Genome Editing of Sinusoidal Endothelial Stem Cells for Permanent Correction of Hemophilia A

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Year 2
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Grant Application Details

Application Title:

Genome Editing of Sinusoidal Endothelial Stem Cells for Permanent Correction of Hemophilia A

Public Abstract:
Research Objective

Therapeutic candidate to cure hemophilia A is AAV-based genome editing vector that corrects the disease-causing mutation in the factor VIII gene in patient stem cells to develop a permanent cure.


Permanent correction of hemophilia A by editing mutations in the FVIII gene in stem cells.
Develop a precise and efficient non-nuclease genome editing technology for editing somatic stem cells in vivo.

Major Proposed Activities

  • Identification of optimal genome editing vector for editing the FVIII gene in human endothelial cells, somatic stem cells and immortalized cells derived from hemophilia A patient.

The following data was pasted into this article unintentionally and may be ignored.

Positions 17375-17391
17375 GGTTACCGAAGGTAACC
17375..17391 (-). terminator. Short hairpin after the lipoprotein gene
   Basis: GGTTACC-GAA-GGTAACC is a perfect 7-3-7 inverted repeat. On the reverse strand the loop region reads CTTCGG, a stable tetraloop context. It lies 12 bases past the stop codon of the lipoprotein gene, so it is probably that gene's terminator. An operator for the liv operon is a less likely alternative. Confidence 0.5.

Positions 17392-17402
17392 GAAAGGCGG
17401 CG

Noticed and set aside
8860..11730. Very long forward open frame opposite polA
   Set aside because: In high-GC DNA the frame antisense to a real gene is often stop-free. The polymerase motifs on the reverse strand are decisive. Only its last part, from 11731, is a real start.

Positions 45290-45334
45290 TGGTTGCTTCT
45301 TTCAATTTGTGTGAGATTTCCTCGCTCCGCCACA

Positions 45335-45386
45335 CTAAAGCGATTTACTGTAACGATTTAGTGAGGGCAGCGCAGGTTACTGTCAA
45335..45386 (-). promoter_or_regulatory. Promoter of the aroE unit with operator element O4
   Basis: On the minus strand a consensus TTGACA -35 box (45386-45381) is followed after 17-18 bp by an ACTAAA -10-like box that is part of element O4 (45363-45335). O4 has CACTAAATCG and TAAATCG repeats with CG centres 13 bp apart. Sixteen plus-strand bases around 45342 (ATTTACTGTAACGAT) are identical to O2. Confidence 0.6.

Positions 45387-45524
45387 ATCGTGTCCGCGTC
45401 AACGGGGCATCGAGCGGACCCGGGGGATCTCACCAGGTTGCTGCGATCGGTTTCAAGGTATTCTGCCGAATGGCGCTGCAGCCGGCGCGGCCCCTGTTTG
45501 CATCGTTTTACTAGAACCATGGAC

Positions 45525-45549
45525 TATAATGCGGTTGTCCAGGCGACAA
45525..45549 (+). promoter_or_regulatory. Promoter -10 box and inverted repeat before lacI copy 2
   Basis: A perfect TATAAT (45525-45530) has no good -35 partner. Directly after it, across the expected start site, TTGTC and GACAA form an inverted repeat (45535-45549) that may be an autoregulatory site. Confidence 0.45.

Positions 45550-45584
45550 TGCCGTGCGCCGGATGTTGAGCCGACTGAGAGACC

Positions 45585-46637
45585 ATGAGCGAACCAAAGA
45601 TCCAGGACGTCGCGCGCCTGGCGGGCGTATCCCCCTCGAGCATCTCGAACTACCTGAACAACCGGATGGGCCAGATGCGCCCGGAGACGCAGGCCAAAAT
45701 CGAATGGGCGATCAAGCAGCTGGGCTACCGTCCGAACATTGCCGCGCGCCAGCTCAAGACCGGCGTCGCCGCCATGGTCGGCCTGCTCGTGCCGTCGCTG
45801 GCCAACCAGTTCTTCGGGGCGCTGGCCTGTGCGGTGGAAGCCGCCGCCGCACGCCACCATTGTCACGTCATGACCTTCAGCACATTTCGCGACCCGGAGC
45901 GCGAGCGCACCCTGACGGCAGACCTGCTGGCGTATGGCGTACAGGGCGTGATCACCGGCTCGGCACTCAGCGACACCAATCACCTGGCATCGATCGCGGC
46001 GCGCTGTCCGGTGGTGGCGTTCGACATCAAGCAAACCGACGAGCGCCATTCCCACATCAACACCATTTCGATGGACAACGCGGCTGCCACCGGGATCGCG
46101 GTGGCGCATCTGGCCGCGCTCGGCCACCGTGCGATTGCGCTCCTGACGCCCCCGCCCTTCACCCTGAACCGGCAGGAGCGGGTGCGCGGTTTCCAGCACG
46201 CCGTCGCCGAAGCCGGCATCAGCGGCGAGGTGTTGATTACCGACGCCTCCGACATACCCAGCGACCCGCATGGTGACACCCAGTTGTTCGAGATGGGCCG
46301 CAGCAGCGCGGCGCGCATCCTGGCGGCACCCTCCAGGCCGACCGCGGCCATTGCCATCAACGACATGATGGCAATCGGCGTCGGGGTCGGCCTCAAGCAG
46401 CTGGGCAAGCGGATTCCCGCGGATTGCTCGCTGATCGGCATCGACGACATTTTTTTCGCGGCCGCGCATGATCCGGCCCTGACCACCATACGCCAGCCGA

• Test successful in vitro genome editing in the human stem cells that give rise to the clotting factor VIII producing cells.
  • Demonstrate genome editing of the FVIII gene in human stem cells and their progeny, to provide proof of concept of the gene editing strategy for therapeutic correction of the mutation.
  • To identify the best genome editing vector for correcting xenotransplanted human stem cells in immune-deficient mice in vivo.
  • Functional evidence of genome editing of FVIII gene in regenerating mouse liver after partial hepatectomy.
  • Test therapeutic correction of hemophilia A in a dog model to obtain proof of efficacy of this genome editing strategy. This information will facilitate translation and discussions with the FDA.
Statement of Benefit to California:
Hemophilia A is an incurable, devastating inherited bleeding disorder caused by the lack of functional clotting factor Vlll. The management of hemophilia A poses a large economic and quality of life burden. Twenty percent of all hemophilia patients live in California. We plan to develop a therapeutic candidate for the correction of the causative factor VIII mutations in stem cells using genome editing in order to develop a permanent cure for hemophilia A.